Sunday, November 27, 2005

How would Jesus guide public policy?

Saturday's San Francisco Chronicle carried a letter to the editor, responding to the question posed to Governor Schwarzenegger, "What would Jesus do about clemency for the convicted murderer, Stanley Tookie Williams, who is scheduled to be executed on 2005-12-13?" The writer asks back a few questions:

  • What would Jesus do regarding the killing of the unborn?
  • What would he do regarding same-sex marriages?
  • What would he do about legalizing marijuana?
  • What would he do about prayer in school?
  • What would Jesus do about removing his name from the Dec. 25 holiday?
I think it's fair to say that in general Jesus would disapprove of killing the unborn. Whether Jesus would support outlawing abortion entirely is a more complicated question, though.

Regarding same-sex marriage, I will repeat here in this blog every single comment that Jesus himself made about homosexuality, according to the Bible. Are you ready? Here we go.... There, we're done. Did you miss it? I'll say it again: . That's right, Jesus never said a single thing about homosexuality. Kinda makes you wonder why his supposed followers are so hung up about the issue.

Jesus also never said a single word about marijuana, but he didn't seem to have a problem with wine, and it is abundantly clear that alcohol is a greater danger to society than marijuana, so I think it is fair to say that Jesus would favor immediate full legalization, not just medical use.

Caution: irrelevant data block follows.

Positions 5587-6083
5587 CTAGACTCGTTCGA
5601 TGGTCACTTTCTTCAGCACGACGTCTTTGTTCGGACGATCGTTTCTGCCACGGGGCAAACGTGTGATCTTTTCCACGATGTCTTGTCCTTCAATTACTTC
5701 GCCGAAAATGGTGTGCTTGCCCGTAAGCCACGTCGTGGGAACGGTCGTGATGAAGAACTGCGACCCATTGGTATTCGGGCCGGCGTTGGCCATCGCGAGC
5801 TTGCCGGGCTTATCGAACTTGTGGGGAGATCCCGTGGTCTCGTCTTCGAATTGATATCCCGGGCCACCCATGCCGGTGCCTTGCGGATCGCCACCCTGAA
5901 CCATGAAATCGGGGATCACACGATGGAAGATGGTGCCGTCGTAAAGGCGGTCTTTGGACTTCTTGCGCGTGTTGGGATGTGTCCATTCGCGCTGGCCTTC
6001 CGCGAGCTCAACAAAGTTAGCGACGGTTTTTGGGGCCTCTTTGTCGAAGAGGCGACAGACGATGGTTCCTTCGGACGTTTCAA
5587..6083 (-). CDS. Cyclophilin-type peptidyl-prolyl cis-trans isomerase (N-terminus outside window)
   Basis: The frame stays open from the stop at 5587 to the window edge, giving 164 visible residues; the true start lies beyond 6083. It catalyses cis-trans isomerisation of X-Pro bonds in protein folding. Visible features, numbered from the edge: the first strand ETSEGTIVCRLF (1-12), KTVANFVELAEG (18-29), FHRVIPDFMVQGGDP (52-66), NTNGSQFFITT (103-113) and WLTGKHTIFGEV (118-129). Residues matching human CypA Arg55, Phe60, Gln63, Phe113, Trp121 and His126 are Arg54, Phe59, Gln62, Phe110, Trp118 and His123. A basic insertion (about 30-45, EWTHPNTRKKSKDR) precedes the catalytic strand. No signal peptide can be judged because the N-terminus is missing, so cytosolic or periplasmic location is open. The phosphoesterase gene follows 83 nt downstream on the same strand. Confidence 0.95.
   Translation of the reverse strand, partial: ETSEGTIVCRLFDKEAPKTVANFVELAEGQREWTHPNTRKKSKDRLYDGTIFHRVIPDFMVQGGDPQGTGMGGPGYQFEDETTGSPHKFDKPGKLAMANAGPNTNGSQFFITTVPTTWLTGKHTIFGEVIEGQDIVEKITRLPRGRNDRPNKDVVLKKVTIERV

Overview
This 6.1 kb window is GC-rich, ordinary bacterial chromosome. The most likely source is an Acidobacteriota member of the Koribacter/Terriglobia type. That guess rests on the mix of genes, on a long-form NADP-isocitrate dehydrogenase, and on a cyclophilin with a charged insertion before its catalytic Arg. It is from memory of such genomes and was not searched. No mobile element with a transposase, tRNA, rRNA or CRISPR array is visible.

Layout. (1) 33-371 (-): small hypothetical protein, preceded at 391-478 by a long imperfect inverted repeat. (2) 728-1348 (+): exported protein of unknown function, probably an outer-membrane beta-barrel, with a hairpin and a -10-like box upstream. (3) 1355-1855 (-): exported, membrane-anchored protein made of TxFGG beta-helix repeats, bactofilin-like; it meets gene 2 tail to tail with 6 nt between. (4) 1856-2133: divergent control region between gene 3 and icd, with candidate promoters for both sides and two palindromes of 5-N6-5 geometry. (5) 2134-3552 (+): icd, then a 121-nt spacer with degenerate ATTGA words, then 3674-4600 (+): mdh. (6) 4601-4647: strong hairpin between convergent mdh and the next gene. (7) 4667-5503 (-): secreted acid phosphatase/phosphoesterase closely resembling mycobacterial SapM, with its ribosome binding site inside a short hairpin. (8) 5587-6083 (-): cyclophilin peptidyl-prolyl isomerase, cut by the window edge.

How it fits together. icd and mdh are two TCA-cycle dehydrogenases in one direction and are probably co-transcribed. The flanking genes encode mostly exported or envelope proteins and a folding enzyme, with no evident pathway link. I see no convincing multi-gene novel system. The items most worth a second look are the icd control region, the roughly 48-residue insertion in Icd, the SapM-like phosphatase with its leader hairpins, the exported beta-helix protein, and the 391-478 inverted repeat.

Prayer in school has always struck me as being hypocritical. When I was in fourth grade (in Dallas, Texas, the same year as the Roe v. Wade decision), my teacher, Mrs. Katie Brittain, led the class in compulsory prayer and Bible readings, even though the Supreme Court had outlawed them when I was still in diapers. I was a Christian, and the prayers were Christian, but they weren't quite the same "flavor" of Christian. I was very uncomfortable with being compelled to say a prayer that was not in accord with my family's religious beliefs — and that's before we talk about the Jewish kids in the class. The final word on Jesus' position, though, should be clear from Matthew 6:5–6. Jesus comes down emphatically opposed to school prayer.

As for the festival of December 25th, it started as a celebration of the winter solstice, the Saturnalia, and Mithra, the Persian god of light. Some time around the 4th century, Christians hijacked the holiday and slapped a meager veneer of Christian symbolism over it. Most of the trappings — Christmas tree, Christmas ham, deck the holly, and under the mistletoe — had their origins in the pagan celebrations of the solstice, known by the familiar name of Yule. Thus, I think it's clear to say that Jesus would want his name removed from a pagan holiday that has very little to do with his ministry.

Any more questions you want me to answer on Jesus' behalf?